In our global, digital-first society, embracing online selling has become a must for many small businesses as they look to keep pace with increased competition and changing consumer preferences. Thanks to the internet, small businesses can sell beyond their physical stores through ecommerce websites, marketplaces, social media, and more. While each channel has its advantages and disadvantages, the ease of use and massive customer reach of marketplaces has made them an ideal channel for small businesses looking to expand their customer base online.
In today’s “marketplace economy” dominated by players like Amazon and eBay, online marketplace provide a platform through which, for a fee and/or commission, independent sellers can market and sell their wares. Some marketplaces sell their own products in addition to those sold by third-party sellers, but other marketplaces like Etsy function uniquely as a platform for other sellers. There are even a number of marketplaces for niche audiences, like Teachers Pay Teachers—an online marketplace where teachers buy and sell original educational materials.
There is ample opportunity for small businesses selling through online marketplaces to reach new customers and expand their product base. At the same time, small businesses face a conundrum when considering if they should sell their products through marketplaces. Here are a few key considerations small businesses should keep in mind when selling through marketplaces.
Benefits of selling through marketplaces
Effective online selling is driven by customer experience. Perhaps the greatest benefit of marketplaces for small businesses is the “Amazon experience” that is offered to customers purchasing through any marketplace. In most cases, marketplaces offer small businesses unparalleled scale and efficiency to make the purchasing process simple and easy from browsing to delivery.
In 2018, marketplaces accounted for 52 percent of global online retail sales. The global reach of marketplaces combined with the sophistication of their marketing efforts enables small retailers to more effectively reach potential customers at a scale virtually unattainable, especially for those with little to no brand recognition outside of their physical location.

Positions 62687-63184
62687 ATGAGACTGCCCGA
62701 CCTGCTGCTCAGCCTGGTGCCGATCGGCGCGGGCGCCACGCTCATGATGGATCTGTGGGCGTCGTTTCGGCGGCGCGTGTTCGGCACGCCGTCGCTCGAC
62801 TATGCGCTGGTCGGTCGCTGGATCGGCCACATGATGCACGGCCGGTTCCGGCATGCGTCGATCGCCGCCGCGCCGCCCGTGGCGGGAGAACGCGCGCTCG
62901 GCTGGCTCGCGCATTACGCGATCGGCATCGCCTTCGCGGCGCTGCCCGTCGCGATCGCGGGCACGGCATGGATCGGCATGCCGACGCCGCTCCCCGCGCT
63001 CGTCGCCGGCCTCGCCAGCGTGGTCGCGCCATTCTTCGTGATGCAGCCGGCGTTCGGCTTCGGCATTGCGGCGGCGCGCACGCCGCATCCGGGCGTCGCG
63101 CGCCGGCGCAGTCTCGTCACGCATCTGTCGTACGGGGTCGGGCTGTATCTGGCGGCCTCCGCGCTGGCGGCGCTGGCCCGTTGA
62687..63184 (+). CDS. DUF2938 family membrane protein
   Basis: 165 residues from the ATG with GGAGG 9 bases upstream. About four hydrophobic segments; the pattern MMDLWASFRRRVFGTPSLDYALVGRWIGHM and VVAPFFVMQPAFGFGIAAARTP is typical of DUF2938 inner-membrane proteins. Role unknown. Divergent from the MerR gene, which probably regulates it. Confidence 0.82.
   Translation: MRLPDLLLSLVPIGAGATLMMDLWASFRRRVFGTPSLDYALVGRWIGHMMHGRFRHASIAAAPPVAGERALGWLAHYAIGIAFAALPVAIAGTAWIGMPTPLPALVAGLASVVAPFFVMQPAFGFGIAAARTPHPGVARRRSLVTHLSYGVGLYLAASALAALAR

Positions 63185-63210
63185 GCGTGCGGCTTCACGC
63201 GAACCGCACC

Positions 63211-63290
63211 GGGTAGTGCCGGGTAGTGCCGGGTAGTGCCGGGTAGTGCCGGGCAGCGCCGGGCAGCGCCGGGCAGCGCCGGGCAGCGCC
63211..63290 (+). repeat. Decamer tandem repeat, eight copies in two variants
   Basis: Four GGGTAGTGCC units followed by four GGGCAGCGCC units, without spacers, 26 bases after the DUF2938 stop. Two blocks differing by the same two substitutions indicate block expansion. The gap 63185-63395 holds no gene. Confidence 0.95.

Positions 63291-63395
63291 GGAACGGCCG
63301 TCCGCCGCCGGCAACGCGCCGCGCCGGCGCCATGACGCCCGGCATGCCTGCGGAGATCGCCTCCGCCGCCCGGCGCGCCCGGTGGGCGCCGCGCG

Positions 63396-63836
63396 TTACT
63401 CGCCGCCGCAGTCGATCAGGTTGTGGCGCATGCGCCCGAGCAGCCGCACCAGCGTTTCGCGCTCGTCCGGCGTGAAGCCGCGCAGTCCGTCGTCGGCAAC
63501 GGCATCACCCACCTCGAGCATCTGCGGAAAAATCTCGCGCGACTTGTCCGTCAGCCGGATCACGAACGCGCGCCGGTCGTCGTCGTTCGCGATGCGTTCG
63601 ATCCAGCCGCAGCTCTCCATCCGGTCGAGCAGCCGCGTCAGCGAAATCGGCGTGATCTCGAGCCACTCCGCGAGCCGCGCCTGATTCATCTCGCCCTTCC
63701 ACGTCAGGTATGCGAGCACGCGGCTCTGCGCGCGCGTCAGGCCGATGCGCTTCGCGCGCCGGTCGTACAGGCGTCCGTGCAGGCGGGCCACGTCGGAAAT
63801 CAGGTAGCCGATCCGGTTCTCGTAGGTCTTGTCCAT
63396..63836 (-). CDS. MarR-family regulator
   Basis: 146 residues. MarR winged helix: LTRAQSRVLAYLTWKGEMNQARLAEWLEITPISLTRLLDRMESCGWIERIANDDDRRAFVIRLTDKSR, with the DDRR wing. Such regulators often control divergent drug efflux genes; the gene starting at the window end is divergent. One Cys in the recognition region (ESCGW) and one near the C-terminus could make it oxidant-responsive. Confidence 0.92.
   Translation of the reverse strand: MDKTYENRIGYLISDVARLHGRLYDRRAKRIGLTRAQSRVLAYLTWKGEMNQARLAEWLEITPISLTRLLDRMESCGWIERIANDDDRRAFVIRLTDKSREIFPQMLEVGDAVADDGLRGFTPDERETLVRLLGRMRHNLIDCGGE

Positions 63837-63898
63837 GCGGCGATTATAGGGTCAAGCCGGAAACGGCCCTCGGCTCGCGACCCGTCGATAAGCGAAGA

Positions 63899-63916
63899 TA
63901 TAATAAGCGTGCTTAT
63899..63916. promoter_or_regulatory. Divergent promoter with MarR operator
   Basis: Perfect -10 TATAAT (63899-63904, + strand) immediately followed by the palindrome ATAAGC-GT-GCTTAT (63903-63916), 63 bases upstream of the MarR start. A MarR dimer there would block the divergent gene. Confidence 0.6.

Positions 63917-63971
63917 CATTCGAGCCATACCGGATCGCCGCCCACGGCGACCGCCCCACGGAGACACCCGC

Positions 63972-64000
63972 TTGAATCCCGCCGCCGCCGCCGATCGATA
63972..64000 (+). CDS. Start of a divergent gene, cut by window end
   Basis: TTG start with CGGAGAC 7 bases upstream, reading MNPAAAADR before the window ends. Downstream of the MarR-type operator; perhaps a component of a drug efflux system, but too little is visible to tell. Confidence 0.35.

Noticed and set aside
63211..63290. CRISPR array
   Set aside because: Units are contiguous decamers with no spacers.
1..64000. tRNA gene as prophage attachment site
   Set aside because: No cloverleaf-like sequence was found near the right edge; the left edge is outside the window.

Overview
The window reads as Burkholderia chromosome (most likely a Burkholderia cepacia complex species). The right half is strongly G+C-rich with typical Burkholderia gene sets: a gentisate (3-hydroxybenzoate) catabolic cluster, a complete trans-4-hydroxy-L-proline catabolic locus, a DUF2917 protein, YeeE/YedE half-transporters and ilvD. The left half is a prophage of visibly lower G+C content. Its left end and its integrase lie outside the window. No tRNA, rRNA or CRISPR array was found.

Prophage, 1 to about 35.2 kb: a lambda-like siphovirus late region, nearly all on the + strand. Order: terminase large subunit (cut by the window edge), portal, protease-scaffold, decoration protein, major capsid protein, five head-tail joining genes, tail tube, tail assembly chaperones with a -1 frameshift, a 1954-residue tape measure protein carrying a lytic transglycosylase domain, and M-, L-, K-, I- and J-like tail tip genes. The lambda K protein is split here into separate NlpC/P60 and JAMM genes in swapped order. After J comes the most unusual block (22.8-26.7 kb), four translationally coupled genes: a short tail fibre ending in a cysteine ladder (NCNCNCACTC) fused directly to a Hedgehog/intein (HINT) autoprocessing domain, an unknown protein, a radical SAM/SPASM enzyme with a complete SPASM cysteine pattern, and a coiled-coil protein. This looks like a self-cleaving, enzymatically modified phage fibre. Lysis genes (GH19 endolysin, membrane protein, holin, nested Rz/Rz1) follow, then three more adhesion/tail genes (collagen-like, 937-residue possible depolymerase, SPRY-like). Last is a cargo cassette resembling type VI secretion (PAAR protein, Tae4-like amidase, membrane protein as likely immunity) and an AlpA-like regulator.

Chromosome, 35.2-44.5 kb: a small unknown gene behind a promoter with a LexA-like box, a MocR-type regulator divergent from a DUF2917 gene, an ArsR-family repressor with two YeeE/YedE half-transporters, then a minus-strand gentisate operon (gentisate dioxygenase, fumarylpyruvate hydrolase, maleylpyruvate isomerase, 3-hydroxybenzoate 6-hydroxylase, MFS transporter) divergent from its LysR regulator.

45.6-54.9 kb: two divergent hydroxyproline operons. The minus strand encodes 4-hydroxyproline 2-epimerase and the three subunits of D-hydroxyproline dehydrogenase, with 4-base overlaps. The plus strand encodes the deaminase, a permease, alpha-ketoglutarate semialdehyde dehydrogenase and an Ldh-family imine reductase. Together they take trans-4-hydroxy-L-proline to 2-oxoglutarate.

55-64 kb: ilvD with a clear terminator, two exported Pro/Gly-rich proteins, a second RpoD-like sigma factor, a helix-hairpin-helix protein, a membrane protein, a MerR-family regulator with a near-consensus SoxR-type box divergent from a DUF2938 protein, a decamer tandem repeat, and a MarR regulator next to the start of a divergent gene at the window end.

When it comes to compliance, the introduction of marketplace facilitator laws in 37 states and Washington, D.C. has placed responsibility for collect and remitting sales tax on behalf of marketplace sellers on the marketplace itself. While sales tax is still being charged on third-party sales, the retailers themselves are not tasked with managing the collection and payment of sales tax to the appropriate authorities.
Drawbacks of selling through marketplaces
While it’s indisputable that marketplaces are a prime selling tool for small businesses, there are also some not-so-apparent downsides to these platforms. The predominant drawback of selling on marketplaces is the potential associated expense. The fees placed on third-party retailers by marketplaces vary by platform but generally come in the form of subscriptions, insertion fees, final value fees, and more. For some smaller retailers, these costs never outweigh the profits driven through marketplace sales, but nonetheless, are important to keep a close eye on.
Additionally, many small business owners are accustomed to being able to establish strong relationships with customers that enter their stores, which is something that is compromised when selling through a marketplace. For small businesses that are working to build brand awareness online, the lack of facetime with customers makes it more difficult to establish a direct-to-consumer presence.
Similarly, while the customer experience on marketplaces is generally positive, small businesses must also sacrifice control over the experience that their customers are having. This can create issues for the seller when customer problems arise that are related to the shopping experience.
From a compliance perspective, as a result of the South Dakota v. Wayfair, Inc. Supreme Court decision in 2018, more than 40 states have enacted economic nexus laws that place sales tax obligations on remote sellers based on a certain level of economic activity within a state. While marketplace facilitator laws take the burden off sellers for marketplace transactions, those sales still count towards a business’s sales revenue in any given state. So, if you’re a small business that sells mostly through marketplaces but also has an ecommerce store, you could still be responsible for sales tax in some states if you meet or exceed their revenue thresholds.
As we move forward, marketplaces will continue to be an integral part of most retailers’ omnichannel strategy as they work to meet customers where they are shopping across the globe. Whether a business is looking to expand into online sales or reach new prospective customers, there is likely a marketplace that fits every individual need. Keeping these factors in mind will help to ensure that small business owners are making the right decision when it comes to the role marketplaces play in their sales strategy.
Avalara provides tax software and services for online retailers.Favorite